The Presentation of the Lord

Today’s readings

Who is this king of glory?
The 
Lord of hosts; he is the king of glory.

Today we celebrate the traditional end of the Christmas season with this feast of the Presentation of the Lord.  The current liturgical end of the Christmas season was back on January 12th, the feast of the Baptism of the Lord.  But the older tradition reflected what we have seen in the readings for the Sundays ever since, and that is remnants of the Epiphany, or manifestation of who Christ is in our world.  On Epiphany, Jesus was manifested to the Magi as priest, prophet and king.  On the Baptism of the Lord, Jesus was baptized as the eternal Son of the Father, with whom the Father was well-pleased.  Today, Jesus is manifested as a light to the Gentiles and the glory of Israel, as the king of glory.

Like Epiphany, this feast of the Presentation of the Lord is a feast of light.  On Epiphany the world was illumined by a star that pointed to the true Light of the world.  Today, a world grown dark is illumined by that true Light and the glory of God sheds light on the whole world: Gentiles and Israelites alike.  So today, the Church has always blessed candles, which we did at the beginning of Mass today.  The reason the Church lights candles is always to draw our attention to Christ our Light, in the midst of whatever darkness the world throws at us.  This feast is a foreshadowing of the Easter Vigil, when the deacon proclaims in a darkened church, “Lumen Christi,” “The Light of Christ,” and the Church responds, “Deo Gratias,” “Thanks be to God.”  Today is a foretaste of Easter, when the true Light of the World, Christ our Light, will definitively conquer every darkness.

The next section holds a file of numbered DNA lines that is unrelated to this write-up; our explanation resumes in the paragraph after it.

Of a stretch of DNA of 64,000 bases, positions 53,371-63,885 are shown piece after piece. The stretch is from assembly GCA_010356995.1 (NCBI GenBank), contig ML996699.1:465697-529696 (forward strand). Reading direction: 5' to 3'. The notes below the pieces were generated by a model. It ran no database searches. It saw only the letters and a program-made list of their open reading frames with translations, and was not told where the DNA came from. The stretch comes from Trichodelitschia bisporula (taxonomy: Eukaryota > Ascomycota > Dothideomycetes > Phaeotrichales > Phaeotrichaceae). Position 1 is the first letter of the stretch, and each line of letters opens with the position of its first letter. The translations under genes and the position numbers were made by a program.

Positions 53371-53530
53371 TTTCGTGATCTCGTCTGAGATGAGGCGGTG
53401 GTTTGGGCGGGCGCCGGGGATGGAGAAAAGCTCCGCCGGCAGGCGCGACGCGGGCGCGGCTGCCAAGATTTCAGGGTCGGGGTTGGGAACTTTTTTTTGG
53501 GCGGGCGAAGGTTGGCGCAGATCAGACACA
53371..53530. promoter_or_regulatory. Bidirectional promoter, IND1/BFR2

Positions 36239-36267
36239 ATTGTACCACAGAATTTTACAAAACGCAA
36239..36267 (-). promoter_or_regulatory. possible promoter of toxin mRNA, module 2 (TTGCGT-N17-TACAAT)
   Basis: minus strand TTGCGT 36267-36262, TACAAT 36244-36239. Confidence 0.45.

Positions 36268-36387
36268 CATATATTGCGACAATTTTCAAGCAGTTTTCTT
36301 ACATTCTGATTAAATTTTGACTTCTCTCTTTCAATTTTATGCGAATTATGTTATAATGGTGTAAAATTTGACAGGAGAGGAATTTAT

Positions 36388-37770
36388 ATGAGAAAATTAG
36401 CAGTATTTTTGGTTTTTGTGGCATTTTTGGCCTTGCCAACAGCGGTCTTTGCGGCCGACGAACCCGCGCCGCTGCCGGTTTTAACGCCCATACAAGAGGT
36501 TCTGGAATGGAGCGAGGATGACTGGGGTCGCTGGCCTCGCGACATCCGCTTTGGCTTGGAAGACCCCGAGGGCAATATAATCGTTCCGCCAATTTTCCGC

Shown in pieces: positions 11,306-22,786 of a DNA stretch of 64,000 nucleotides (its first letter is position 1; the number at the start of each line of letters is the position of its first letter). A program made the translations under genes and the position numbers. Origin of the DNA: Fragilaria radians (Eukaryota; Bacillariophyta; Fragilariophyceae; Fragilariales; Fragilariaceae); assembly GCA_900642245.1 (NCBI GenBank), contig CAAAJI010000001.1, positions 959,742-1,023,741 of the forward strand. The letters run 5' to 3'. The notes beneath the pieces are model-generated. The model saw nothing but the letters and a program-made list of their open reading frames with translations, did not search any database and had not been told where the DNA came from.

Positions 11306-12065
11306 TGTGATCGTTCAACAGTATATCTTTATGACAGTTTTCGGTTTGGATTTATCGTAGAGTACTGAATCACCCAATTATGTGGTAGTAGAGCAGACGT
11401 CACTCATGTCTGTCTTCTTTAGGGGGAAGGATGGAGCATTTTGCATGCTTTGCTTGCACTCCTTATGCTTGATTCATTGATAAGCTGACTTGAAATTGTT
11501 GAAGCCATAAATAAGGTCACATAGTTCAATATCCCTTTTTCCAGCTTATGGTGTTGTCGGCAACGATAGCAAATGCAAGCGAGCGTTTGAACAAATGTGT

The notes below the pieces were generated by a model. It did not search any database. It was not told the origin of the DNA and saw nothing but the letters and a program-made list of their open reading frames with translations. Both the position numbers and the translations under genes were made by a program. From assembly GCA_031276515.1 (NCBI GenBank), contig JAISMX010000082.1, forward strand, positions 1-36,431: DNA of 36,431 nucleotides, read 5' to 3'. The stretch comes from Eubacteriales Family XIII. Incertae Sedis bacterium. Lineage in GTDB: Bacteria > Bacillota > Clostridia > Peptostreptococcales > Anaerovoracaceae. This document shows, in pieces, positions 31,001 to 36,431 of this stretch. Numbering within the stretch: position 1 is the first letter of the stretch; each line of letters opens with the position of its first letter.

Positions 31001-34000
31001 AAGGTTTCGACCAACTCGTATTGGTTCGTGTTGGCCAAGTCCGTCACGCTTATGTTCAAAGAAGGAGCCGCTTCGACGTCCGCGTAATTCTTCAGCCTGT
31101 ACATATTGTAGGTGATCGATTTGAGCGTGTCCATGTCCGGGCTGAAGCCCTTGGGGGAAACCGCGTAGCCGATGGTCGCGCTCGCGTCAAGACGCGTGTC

And so you will be invited today to purchase some of the candles we just blessed to take into your home.  Traditionally these blessed candles have been used in many ways: to be a sign of Christ’s presence when the priest is called to anoint a dying loved one; to be lit during a storm to remind us of Jesus who had power to conquer every storm; to be lit when the family gathers for prayer so that we remember that whenever we gather in Christ’s name, he is there in our midst.  Every family should have blessed candles in their home because every family has times when Christ’s light needs to be shown brightly.

Those blessed candles which remind us of the presence of our Savior in good times and in bad remind us that we, too are meant to be the light of Christ.  And we are called to be the light because the world has times of darkness too.  The world needs us to be the light that scatters the darkness of apathy by looking in on a sick neighbor or bringing a meal to a family that has suffered the death of a loved one.  We are called to be the light that scatters the darkness of ignorance by mentoring a young person, or opening our home to a foster child, or being a catechist.  We are called to be the light that scatters the darkness of racism by standing in solidarity with our brothers and sisters, no matter where they’ve come from.  We have to be the light that scatters the darkness of death by taking every opportunity to oppose abortion, euthanasia, and any endeavor that cheapens human life.  We have to be the light that scatters the sadness of a spiritually bereft world by joyfully living our faith and standing up for what we believe.  The world needs the light of Christ, and you might be the only candle someone sees on a given day.  Be the light, friends: be Christ’s presence.  People of faith don’t have any other option than that.